Is Online Business Over?
The vibes are off, but not terminal.
Welcome to Brain Trust, your monthly coaching and advice column! Each month I answer questions from paid Think Piece readers on business, strategy, entrepreneurship, and more.
This week, we have a great question for the inaugural Brain Trust column.
Let’s dive in.
🤔 Brain Trust
“Sometimes it seems like online business is over. You’ve talked a lot about how ads don't really work anymore, the algorithms seem like they're out to get us, and all of my friends are making less money than they used to. What do you think?”
The online business gold rush is largely over. And that's a good thing: what's left is the opportunity to do good work. The current feeling that online business is in decline is an issue of perception more than a change in reality.
Online business generally refers to digital-only or primarily digital products, like courses, content, software, and remote services. One could extend this to e-commerce, but I won’t address that model directly here since the selling of physical goods has different factors.
The concern that online business is in decline largely emerges from the dramatic increase in entrepreneurs working online now who got their first big break in 2020—or started focusing online in that year—and the outsized impact that has on perception of the industry.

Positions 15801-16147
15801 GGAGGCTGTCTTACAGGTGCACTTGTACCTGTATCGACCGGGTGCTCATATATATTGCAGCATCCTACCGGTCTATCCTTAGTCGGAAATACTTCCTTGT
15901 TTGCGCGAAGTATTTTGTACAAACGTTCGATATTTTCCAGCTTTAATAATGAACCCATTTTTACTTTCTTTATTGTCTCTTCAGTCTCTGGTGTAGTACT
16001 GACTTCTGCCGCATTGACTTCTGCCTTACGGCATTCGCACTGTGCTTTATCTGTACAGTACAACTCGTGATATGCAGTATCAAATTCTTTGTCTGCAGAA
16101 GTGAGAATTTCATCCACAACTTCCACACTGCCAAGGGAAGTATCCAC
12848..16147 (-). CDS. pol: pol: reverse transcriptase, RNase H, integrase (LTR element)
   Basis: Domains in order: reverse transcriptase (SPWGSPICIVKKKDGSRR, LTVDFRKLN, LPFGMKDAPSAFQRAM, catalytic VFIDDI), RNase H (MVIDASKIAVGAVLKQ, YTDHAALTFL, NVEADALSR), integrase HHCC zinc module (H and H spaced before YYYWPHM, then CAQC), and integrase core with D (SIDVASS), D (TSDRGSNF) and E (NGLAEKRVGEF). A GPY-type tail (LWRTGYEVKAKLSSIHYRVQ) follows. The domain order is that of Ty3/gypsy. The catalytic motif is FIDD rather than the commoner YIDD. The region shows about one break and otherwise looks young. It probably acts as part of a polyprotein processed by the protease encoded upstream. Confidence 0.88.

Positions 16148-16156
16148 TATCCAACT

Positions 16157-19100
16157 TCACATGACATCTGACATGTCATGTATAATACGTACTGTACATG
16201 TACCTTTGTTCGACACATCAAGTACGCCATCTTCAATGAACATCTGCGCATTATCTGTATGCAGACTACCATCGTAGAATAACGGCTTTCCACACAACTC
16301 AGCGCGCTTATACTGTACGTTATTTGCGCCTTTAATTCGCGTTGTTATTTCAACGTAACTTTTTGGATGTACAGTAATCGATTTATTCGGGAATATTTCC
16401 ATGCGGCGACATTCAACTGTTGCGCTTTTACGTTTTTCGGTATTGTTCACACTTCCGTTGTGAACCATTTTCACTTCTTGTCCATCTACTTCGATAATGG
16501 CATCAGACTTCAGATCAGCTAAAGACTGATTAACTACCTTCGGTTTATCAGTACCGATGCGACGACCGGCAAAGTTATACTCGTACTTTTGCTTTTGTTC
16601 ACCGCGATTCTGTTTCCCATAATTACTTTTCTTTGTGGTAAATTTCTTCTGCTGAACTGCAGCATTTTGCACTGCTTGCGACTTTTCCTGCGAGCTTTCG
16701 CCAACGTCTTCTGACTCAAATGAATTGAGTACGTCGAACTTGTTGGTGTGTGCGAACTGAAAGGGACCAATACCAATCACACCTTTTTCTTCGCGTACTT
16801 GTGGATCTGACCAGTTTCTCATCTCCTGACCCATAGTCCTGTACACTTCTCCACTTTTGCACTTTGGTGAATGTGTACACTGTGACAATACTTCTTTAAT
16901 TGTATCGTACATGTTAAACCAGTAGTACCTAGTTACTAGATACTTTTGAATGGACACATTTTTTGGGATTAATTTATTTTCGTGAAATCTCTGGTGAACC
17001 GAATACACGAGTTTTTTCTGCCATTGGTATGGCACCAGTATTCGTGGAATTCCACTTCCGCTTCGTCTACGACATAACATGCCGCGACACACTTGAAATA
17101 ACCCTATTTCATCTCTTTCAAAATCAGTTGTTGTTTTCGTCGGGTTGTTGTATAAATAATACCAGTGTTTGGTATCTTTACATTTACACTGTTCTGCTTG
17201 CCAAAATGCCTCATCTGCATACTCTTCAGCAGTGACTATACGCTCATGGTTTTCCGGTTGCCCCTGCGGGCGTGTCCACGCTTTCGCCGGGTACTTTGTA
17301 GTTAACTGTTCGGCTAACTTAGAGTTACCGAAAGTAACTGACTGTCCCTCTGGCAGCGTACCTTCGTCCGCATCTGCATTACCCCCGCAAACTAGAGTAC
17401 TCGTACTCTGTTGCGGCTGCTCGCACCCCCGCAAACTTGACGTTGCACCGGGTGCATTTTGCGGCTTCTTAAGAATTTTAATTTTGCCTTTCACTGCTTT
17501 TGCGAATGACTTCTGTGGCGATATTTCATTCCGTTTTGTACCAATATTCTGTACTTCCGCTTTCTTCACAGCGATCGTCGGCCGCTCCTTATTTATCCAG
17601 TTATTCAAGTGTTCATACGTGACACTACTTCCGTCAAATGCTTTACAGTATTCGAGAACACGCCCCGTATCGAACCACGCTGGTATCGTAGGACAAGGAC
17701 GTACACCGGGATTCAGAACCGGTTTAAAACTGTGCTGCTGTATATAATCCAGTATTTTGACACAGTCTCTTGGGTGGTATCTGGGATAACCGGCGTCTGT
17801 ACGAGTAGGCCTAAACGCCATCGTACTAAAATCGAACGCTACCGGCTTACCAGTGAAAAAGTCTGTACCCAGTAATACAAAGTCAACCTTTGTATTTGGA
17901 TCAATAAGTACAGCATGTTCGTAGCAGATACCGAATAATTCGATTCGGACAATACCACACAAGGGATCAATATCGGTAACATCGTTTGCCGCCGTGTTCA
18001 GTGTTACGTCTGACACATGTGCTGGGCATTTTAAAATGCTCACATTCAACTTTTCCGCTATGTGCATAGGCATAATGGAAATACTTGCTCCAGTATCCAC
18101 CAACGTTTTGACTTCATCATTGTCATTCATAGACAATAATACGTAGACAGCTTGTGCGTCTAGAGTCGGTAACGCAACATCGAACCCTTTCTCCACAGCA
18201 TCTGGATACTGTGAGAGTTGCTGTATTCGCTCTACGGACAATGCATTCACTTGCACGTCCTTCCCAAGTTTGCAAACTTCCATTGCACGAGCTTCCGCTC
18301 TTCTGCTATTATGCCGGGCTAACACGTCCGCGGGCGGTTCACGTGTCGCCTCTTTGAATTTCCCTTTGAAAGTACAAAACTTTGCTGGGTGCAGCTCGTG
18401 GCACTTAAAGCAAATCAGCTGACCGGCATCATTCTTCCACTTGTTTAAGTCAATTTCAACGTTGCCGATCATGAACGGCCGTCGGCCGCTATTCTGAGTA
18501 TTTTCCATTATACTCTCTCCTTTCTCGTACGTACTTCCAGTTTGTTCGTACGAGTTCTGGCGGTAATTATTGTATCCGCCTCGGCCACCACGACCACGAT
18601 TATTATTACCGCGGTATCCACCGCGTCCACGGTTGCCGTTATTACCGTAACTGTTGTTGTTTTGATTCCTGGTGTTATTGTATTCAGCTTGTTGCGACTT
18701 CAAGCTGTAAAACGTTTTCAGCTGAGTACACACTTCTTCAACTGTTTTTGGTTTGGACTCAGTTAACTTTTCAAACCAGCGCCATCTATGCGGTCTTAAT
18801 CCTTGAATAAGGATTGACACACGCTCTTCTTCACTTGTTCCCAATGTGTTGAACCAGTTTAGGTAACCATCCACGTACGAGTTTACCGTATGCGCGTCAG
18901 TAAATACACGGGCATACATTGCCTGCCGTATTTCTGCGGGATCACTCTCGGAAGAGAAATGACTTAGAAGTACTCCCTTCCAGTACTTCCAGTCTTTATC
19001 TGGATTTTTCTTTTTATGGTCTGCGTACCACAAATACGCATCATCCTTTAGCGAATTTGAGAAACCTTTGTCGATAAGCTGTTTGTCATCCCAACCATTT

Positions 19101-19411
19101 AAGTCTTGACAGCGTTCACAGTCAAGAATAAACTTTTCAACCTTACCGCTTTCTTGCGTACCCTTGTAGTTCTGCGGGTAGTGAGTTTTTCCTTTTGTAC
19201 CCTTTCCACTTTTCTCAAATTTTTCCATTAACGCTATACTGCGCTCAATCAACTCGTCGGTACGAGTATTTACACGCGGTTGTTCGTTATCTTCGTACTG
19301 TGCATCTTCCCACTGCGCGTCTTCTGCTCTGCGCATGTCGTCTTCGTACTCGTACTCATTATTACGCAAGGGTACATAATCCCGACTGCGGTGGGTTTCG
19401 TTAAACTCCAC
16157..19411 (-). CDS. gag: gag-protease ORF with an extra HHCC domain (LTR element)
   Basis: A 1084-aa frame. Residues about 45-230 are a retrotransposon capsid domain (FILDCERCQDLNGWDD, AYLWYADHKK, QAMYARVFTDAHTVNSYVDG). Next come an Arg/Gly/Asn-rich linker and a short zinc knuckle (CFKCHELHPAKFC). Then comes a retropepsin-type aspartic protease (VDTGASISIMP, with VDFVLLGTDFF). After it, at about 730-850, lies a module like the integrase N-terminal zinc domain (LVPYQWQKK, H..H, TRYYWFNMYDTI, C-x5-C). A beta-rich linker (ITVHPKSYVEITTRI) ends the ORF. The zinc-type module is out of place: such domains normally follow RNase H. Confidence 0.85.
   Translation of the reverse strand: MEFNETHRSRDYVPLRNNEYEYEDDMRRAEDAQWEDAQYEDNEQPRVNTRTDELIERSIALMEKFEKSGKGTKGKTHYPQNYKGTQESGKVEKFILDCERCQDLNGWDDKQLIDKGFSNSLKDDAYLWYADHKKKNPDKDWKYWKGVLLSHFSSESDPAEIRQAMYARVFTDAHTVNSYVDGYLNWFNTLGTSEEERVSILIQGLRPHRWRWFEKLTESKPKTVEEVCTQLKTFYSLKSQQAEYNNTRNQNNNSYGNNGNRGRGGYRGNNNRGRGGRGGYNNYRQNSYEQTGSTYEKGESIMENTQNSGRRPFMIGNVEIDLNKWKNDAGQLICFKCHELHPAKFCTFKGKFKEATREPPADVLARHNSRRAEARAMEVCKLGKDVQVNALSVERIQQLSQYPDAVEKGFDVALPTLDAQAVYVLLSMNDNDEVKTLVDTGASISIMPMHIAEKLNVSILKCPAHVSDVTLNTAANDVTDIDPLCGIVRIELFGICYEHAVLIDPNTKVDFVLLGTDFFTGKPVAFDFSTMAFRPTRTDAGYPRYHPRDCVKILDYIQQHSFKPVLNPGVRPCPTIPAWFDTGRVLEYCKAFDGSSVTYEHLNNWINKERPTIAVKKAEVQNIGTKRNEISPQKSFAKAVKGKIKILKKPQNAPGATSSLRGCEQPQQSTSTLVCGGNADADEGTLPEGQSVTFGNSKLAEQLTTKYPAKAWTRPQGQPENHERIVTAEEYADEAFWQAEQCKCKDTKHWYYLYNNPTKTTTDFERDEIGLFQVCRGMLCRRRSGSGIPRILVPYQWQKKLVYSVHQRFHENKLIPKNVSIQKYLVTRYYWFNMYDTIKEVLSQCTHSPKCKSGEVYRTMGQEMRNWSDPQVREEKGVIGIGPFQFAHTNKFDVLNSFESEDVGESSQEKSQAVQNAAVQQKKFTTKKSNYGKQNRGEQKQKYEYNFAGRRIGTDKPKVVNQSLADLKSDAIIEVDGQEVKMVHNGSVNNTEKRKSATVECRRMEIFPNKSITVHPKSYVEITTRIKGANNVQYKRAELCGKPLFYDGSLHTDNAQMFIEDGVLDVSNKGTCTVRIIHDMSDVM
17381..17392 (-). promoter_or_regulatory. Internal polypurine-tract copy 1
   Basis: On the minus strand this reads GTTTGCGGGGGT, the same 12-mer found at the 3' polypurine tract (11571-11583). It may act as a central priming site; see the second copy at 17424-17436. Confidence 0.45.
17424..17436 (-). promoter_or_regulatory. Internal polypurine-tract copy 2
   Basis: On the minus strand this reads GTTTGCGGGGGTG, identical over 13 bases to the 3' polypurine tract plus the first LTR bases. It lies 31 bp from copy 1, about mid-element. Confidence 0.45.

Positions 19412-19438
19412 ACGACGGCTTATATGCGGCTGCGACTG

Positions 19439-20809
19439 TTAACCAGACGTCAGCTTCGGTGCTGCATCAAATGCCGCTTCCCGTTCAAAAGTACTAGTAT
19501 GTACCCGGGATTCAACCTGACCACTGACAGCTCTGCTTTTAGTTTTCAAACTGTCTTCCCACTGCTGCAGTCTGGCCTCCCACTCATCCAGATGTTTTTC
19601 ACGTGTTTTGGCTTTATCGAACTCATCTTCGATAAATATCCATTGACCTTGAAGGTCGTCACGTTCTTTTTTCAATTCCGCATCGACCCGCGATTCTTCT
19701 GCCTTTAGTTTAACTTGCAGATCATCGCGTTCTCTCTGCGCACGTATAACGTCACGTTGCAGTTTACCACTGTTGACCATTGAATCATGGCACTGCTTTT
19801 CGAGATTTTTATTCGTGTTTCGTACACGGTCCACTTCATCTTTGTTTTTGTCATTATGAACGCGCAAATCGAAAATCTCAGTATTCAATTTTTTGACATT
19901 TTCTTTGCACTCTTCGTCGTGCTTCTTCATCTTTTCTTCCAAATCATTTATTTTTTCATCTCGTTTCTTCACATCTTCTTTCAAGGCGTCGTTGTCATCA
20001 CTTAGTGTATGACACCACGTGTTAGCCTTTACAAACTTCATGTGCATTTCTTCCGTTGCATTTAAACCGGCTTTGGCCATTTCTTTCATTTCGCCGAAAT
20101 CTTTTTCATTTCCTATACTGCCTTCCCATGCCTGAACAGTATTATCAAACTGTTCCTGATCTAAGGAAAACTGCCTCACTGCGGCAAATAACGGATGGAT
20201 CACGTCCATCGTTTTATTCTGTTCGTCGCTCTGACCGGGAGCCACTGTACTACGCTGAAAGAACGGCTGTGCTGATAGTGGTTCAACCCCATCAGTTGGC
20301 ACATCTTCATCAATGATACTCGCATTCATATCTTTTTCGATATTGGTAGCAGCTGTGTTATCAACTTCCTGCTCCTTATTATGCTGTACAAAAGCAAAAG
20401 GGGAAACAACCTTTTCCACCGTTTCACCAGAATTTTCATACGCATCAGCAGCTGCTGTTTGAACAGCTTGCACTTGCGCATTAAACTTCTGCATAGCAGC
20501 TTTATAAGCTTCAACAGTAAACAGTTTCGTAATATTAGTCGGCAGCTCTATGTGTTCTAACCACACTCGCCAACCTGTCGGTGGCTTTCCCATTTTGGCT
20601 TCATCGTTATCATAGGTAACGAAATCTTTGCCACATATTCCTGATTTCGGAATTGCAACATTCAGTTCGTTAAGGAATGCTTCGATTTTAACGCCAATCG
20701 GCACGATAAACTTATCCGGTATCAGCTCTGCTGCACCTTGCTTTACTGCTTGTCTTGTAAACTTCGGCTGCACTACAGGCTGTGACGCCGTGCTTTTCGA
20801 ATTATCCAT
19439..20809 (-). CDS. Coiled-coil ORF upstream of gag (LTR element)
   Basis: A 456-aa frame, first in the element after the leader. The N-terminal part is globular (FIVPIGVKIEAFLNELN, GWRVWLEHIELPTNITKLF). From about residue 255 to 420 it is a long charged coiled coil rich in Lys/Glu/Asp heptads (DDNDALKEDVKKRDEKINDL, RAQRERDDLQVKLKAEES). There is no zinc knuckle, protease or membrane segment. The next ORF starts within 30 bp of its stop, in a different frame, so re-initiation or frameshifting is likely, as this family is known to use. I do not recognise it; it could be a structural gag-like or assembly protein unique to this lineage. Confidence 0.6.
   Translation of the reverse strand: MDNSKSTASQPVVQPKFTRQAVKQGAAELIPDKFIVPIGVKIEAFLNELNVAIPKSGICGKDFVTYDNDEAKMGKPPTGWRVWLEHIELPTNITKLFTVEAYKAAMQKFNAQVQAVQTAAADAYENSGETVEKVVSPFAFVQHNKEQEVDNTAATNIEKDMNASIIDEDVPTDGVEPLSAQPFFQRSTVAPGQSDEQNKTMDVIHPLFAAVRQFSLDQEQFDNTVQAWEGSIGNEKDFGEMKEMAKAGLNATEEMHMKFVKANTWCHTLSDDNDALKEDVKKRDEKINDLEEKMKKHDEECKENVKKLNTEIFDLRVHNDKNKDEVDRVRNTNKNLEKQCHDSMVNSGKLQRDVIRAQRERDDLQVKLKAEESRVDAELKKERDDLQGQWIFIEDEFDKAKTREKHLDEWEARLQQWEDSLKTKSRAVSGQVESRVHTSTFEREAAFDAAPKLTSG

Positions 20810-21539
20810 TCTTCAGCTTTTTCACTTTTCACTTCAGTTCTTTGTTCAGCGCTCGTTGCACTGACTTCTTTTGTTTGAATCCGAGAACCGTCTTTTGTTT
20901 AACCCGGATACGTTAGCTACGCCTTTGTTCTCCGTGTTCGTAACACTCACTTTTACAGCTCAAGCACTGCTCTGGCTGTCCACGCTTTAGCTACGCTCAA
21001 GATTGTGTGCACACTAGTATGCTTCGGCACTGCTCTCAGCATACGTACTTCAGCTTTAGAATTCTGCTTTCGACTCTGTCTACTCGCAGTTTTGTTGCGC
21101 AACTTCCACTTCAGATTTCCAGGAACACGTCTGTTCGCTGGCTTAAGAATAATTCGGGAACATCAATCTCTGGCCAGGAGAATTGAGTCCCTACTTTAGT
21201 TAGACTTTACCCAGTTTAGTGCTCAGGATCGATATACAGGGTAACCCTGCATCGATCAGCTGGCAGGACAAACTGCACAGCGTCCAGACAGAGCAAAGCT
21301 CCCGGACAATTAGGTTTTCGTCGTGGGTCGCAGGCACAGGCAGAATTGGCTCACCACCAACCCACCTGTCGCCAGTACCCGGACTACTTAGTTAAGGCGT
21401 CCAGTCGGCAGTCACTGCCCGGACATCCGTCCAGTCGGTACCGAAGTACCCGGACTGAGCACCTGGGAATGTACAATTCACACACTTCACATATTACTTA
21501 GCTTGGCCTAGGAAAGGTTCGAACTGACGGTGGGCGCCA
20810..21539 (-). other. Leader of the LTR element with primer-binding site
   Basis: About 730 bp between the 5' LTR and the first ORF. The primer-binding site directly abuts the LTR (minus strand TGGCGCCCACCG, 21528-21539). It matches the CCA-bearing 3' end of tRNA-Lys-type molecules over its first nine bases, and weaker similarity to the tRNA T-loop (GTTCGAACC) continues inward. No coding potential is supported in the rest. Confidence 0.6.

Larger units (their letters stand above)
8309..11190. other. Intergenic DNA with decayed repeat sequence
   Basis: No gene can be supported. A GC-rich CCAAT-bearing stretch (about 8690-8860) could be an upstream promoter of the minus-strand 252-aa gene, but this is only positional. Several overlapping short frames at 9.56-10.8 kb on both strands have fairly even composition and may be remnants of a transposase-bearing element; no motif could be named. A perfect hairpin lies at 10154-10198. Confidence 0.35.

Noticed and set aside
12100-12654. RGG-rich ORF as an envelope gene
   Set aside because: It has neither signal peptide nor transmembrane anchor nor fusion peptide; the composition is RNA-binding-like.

2020 was a revenue outlier for every online business I know.1 Lockdowns and work-from-home pushed people indoors and onto their phones. Most countries provided stimulus funds that boosted middle class disposable income even in an uncertain economic environment. People had little to do besides panic, and were willing to spend on courses, coaching, and experiences to stave off their misery. Severance and stimulus funds were also invested into starting online businesses, which increased B2B sales as well.
But every business has up and down cycles. It's normal to have years where you generate less revenue, or where your growth rate slows. What we're seeing is change, not decline. This is a post-pandemic marketing correction, and a needed one to avoid a bubble.
The fear emerges when we buy into the Friedmanite myth of perpetual growth, that businesses can and should continue to grow and that there are no real limitations to that growth. This is specifically true online, when the physical limits are largely hidden from view.2 Behemoths like Meta, whose revenue fell slightly in 2022, are punished in the stock market for it.3 Many digital companies over-hired after the pandemic boom, which was one of the (though certainly not the only) causes of the hefty tech layoffs we've seen in the past year. There are also companies like digital-physical hybrid Peloton that made big bets based off of pandemic-era revenue, creating huge cashflow issues and tumbling stock prices. Smaller online businesses are not alone in having to adjust their plans and expectations as the market has corrected.